Definition of trumpery
- a wagon loaded with household trumpery
- —Washington Irving
Theme music by Joshua Stamper ©2006 New Jerusalem Music/ASCAP
claims for weight-loss products that are based much more on Madison-Avenue trumpery than on bariatric science
Trumpery derives from the Middle English trompery and ultimately from the Middle French tromper, meaning "to deceive." (You can see the meaning of this root reflected in the French phrase trompe-l'oeil-literally, "deceives the eye"-which in English refers to a style of painting with photographically realistic detail.) Trumpery first appeared in English in the mid-15th century with the meanings "deceit or fraud" (a sense that is now obsolete) and "worthless nonsense." Less than 100 years later, it was being applied to material objects of little or no value. The verb phrase trump up means "to concoct with the intent to deceive," but there is most likely no etymological connection between this phrase and trumpery.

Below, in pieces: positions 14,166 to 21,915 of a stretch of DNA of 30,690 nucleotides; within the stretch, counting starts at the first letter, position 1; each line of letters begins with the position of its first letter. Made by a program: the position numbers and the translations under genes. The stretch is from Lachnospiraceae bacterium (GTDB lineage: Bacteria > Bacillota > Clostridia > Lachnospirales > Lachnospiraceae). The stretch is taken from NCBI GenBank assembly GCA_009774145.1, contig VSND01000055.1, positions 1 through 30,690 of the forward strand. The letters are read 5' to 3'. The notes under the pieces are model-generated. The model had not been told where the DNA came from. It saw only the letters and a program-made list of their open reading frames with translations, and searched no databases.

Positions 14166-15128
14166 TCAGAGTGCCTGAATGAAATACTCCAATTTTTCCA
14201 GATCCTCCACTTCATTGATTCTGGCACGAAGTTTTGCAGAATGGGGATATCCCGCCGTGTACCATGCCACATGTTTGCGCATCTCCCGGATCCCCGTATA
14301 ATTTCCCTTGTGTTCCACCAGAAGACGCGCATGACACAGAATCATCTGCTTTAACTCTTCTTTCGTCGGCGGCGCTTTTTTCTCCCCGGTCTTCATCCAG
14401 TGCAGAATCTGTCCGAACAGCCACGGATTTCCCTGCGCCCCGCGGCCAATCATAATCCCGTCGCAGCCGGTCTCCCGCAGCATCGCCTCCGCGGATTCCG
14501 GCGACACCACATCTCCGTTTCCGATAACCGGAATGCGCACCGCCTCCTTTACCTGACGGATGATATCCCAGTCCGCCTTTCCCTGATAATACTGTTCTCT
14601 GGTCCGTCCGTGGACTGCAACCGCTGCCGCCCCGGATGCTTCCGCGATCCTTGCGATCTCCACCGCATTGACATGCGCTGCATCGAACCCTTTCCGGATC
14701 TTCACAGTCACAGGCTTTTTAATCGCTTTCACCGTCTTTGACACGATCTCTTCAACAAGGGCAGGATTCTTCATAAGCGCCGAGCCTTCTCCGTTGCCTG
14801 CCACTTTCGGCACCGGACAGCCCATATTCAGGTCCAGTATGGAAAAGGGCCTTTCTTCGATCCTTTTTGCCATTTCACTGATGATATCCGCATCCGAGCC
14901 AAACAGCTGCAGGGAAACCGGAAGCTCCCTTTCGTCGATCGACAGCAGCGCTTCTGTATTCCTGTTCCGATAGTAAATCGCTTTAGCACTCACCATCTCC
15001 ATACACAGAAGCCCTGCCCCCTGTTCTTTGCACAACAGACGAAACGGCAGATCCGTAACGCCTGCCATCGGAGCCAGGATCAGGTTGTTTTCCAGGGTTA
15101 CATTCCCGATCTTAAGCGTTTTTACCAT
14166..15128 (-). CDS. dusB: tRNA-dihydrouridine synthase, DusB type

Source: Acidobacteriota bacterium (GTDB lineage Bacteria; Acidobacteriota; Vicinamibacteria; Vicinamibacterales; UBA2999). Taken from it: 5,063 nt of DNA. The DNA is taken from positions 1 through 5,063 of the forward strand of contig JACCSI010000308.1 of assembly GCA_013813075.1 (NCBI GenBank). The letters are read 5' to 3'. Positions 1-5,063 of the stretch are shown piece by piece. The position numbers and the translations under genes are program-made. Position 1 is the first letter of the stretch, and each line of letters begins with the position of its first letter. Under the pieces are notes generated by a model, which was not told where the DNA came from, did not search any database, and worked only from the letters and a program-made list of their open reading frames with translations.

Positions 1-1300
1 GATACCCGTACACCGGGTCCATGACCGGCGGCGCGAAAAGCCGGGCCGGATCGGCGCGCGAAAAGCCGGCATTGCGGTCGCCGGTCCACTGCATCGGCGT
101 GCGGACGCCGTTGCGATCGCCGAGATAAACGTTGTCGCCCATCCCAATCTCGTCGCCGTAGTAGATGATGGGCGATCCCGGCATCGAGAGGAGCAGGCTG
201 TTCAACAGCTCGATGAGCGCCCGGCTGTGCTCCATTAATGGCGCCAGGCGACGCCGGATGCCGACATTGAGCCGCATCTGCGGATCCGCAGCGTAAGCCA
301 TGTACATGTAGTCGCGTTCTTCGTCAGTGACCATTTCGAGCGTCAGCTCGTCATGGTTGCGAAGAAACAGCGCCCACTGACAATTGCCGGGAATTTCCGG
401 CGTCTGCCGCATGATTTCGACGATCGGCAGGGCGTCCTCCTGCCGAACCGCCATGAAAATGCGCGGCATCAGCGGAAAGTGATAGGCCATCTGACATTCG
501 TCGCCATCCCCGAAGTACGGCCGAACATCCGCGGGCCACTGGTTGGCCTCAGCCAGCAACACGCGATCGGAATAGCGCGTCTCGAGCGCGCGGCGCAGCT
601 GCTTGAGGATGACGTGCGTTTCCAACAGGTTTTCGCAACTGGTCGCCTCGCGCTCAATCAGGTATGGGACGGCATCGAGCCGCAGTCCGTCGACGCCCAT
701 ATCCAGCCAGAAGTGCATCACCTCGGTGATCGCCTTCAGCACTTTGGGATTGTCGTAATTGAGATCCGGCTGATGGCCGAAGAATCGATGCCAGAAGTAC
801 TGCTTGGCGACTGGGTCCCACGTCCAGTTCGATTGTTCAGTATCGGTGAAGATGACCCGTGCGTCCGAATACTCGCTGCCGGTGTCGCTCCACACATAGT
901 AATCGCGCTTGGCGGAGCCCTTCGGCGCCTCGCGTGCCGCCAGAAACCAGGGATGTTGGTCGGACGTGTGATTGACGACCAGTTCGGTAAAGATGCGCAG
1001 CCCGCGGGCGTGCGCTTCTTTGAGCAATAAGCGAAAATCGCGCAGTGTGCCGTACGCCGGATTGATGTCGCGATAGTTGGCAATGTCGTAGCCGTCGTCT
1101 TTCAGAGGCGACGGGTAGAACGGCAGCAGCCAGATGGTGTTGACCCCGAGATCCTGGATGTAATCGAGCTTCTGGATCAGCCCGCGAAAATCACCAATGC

First Known Use: 15th centurySee Words from the same year
Thesaurus: All synonyms and antonyms for trumpery
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